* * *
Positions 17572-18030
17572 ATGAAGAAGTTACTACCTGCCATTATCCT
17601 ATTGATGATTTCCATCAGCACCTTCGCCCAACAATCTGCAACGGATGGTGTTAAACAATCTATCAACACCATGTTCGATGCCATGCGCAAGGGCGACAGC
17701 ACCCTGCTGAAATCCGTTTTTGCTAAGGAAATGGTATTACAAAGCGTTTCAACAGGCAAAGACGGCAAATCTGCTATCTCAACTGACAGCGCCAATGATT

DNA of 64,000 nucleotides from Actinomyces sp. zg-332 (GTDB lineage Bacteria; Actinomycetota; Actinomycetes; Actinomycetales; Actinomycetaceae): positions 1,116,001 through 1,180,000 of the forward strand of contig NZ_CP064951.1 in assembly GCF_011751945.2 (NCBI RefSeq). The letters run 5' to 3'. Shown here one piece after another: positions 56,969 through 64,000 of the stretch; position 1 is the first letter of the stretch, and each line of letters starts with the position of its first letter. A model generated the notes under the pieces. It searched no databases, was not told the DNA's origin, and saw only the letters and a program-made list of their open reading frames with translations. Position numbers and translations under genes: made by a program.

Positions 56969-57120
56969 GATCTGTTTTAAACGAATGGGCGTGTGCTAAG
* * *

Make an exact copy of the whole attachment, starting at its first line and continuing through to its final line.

Positions 17572-18030
17572 ATGAAGAAGTTACTACCTGCCATTATCCT
17601 ATTGATGATTTCCATCAGCACCTTCGCCCAACAATCTGCAACGGATGGTGTTAAACAATCTATCAACACCATGTTCGATGCCATGCGCAAGGGCGACAGC
17701 ACCCTGCTGAAATCCGTTTTTGCTAAGGAAATGGTATTACAAAGCGTTTCAACAGGCAAAGACGGCAAATCTGCTATCTCAACTGACAGCGCCAATGATT

DNA of 64,000 nucleotides from Actinomyces sp. zg-332 (GTDB lineage Bacteria; Actinomycetota; Actinomycetes; Actinomycetales; Actinomycetaceae): positions 1,116,001 through 1,180,000 of the forward strand of contig NZ_CP064951.1 in assembly GCF_011751945.2 (NCBI RefSeq). The letters run 5' to 3'. Shown here one piece after another: positions 56,969 through 64,000 of the stretch; position 1 is the first letter of the stretch, and each line of letters starts with the position of its first letter. A model generated the notes under the pieces. It searched no databases, was not told the DNA's origin, and saw only the letters and a program-made list of their open reading frames with translations. Position numbers and translations under genes: made by a program.

Positions 56969-57120
56969 GATCTGTTTTAAACGAATGGGCGTGTGCTAAG